XML building using lamdas

Feb 17, 2023

Building HTML Programmatically with Curried Lambdas

When you need to build XML or HTML programmatically, there’s no shortage of
libraries available, such as XmlBuilder, Nokogiri, or REXML. But have you
ever thought of building it yourself? Here, we’ll explore how to use curried
lambdas for this purpose.

A basic HTML element is typically represented as:

<tag attributes>children</tag>

We can convert this structure into a curried lambda in Ruby:

node = -> tag, attrs, children { "<#{tag} #{attrs}>#{children.join}</#{tag}>" }.curry

In this representation, the children are an array of nodes. For our current
approach, attributes are represented as strings.

The beauty of currying lambdas is evident as it allows us to “pre-initialize”
them. We can then bind these lambdas to variables as shown below:

div = node.("div", "")
table = node.("table", "")
thead = node.("thead", "")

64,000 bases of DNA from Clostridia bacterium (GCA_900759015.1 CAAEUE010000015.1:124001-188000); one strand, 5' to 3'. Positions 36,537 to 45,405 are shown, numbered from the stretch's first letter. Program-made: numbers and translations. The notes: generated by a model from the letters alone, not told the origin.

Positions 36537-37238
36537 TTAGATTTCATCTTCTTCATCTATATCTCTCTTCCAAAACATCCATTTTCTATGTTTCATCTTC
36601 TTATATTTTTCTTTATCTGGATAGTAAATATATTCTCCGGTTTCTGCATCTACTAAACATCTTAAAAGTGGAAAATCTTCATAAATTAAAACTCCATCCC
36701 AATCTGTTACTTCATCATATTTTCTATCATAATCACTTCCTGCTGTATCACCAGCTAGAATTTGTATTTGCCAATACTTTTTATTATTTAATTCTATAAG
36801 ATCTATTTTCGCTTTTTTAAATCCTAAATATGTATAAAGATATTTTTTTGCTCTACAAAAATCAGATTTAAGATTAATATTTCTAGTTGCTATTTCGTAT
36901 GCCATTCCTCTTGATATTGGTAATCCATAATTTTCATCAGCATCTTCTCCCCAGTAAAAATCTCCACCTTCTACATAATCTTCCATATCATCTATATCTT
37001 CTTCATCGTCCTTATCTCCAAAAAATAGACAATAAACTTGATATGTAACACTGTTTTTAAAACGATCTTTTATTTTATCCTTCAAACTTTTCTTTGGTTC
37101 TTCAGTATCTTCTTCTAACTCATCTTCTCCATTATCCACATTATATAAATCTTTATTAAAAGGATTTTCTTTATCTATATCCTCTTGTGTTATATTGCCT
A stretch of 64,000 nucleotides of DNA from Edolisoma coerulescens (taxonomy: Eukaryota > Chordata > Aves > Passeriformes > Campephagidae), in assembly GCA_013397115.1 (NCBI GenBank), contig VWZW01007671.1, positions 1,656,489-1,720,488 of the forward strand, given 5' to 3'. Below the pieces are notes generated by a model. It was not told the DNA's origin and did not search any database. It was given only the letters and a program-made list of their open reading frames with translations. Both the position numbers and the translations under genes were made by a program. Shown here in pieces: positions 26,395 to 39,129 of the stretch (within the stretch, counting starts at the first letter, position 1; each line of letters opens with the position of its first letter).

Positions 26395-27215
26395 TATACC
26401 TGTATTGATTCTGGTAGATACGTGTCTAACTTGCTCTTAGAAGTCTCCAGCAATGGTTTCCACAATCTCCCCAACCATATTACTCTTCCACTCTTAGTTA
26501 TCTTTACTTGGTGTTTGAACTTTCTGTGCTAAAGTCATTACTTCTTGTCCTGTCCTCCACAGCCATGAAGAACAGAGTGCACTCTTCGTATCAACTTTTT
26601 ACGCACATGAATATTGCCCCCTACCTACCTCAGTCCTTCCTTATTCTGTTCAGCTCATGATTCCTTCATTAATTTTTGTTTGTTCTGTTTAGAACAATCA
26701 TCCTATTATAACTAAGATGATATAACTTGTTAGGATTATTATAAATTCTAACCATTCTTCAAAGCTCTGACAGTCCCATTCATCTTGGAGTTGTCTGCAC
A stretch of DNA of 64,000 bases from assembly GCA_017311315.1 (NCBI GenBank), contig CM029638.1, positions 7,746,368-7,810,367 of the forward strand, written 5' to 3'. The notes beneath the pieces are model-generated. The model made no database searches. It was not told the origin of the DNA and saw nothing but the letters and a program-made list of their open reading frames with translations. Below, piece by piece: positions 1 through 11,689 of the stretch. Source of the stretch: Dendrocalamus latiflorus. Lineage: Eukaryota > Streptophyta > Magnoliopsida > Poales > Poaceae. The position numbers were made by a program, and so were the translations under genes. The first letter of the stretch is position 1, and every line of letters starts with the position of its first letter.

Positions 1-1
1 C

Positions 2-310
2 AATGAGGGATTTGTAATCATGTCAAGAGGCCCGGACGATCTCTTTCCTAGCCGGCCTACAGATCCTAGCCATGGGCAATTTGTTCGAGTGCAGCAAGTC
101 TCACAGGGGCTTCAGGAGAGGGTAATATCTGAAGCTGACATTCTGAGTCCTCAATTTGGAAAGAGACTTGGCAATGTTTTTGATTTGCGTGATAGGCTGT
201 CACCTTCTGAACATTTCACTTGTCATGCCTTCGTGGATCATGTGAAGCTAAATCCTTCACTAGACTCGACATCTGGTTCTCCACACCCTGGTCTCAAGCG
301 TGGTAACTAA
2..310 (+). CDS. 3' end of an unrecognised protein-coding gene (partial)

tbody = node.("tbody", "")
tr = node.("tr", "")
th = node.("th", "")
td = node.("td", "")

Now, leveraging these foundational building blocks, constructing an HTML
structure, like a table, becomes a breeze:

table_content = [
            th.(["Header 1"]),
            th.(["Header 2"])
            td.(["Data 1"]),
            td.(["Data 2"])

table_html = table.("").(table_content)


Using curried lambdas in Ruby not only provides an elegant and precise way to
articulate functionality but also offers a remarkably concise approach to
creating Domain Specific Languages (DSLs). The ability of lambdas to undergo
partial application allows for flexibility across the codebase, paving the way
for efficient and streamlined DSL creation.